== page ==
The Australian Banking Association (ABA) warned a direct right to action would raise complex legal issues and more detail is needed on thresholds of liability given cyberattacks are “unavoidable”.

The group agreed the recourse could lead to increased costs of cyber insurance and suggested it could also deter banks from reporting to regulators or warning customers about breaches.

“If liability is linked to regulatory reports of cyber incidents, this could have a chilling effect on early and proactive engagement with regulators and impacted or potentially impacted data subjects,” its submission said.

The ABA concluded giving consumers a direct right to action to seek compensation may produce “very limited benefit” for them and impact innovation in the sector. It recommended any right to action be introduced after more clarity from government and support for businesses’ cyber resilience.

Innovative Research Universities (IRU), a coalition of eight comprehensive universities, said organisations should not be punished for suffering a cyber attack.

“The IRU members observe that cybercrime is perpetrated by criminals, and often criminals with extraordinary capability, significant resources and global reach. In efforts to support consumers, laws should not be enacted that punish the organisations that are themselves the victims of global cyber criminals,” the IRU submission said.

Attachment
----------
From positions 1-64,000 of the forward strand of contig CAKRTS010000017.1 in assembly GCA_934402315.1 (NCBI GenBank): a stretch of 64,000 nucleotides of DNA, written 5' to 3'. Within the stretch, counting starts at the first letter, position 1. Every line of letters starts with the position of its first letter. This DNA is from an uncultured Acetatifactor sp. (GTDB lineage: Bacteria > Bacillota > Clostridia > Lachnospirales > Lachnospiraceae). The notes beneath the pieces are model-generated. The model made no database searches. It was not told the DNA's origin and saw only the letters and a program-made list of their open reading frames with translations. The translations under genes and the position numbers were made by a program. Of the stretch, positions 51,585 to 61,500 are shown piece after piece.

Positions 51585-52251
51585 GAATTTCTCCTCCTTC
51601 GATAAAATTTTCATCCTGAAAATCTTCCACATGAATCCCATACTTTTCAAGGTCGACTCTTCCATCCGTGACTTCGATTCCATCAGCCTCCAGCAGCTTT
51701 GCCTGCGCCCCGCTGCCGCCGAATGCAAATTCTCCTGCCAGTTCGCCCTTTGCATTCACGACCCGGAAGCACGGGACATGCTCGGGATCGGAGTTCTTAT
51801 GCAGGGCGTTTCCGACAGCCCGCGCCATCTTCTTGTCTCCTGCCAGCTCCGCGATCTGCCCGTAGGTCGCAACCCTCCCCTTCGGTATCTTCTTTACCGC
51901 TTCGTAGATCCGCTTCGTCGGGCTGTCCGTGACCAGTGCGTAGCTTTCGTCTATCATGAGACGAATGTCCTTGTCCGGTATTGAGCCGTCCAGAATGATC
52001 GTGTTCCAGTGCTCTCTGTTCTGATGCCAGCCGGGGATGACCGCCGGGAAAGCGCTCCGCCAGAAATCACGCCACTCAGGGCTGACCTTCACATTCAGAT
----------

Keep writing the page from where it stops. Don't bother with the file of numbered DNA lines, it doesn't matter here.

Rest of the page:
The University of Melbourne said it agreed with the consumer regulator’s call to strengthen the Privacy Act after its landmark inquiry into digital platforms, which includes introducing direct rights for individuals.

But the university added consumers also need the right to withdraw their data if firms are not engaging properly with cyber protections, which would help reduce their risks before an attack.

“To put it another way, if you want to have a voluntary-based scheme for most cybersecurity protections, then you must make it easy, costless and information searchable for consumers, and their data, to exit from a company and their product should that product not meet reasonable consumer expectations,” the University of Melbourne submission said.

The University of Queensland said clearer legal remedies would be welcome and lessen consumers’ reliance on case law.

“Australia is not much of a litigious society but having a legislation and definition to help clear the boundaries is better than nothing. There is no clarification around the right of action for privacy breaches or any implications there will be a damage. Some type of small claims tribunal for cyber security may be an option,” its submission said.

Home Affairs told InnovationAus it intends to post all public submissions to the discussion paper next week. The submissions reported in this article were sourced directly from organisations who have already made theirs public.

Do you know more? Contact James Riley via Email.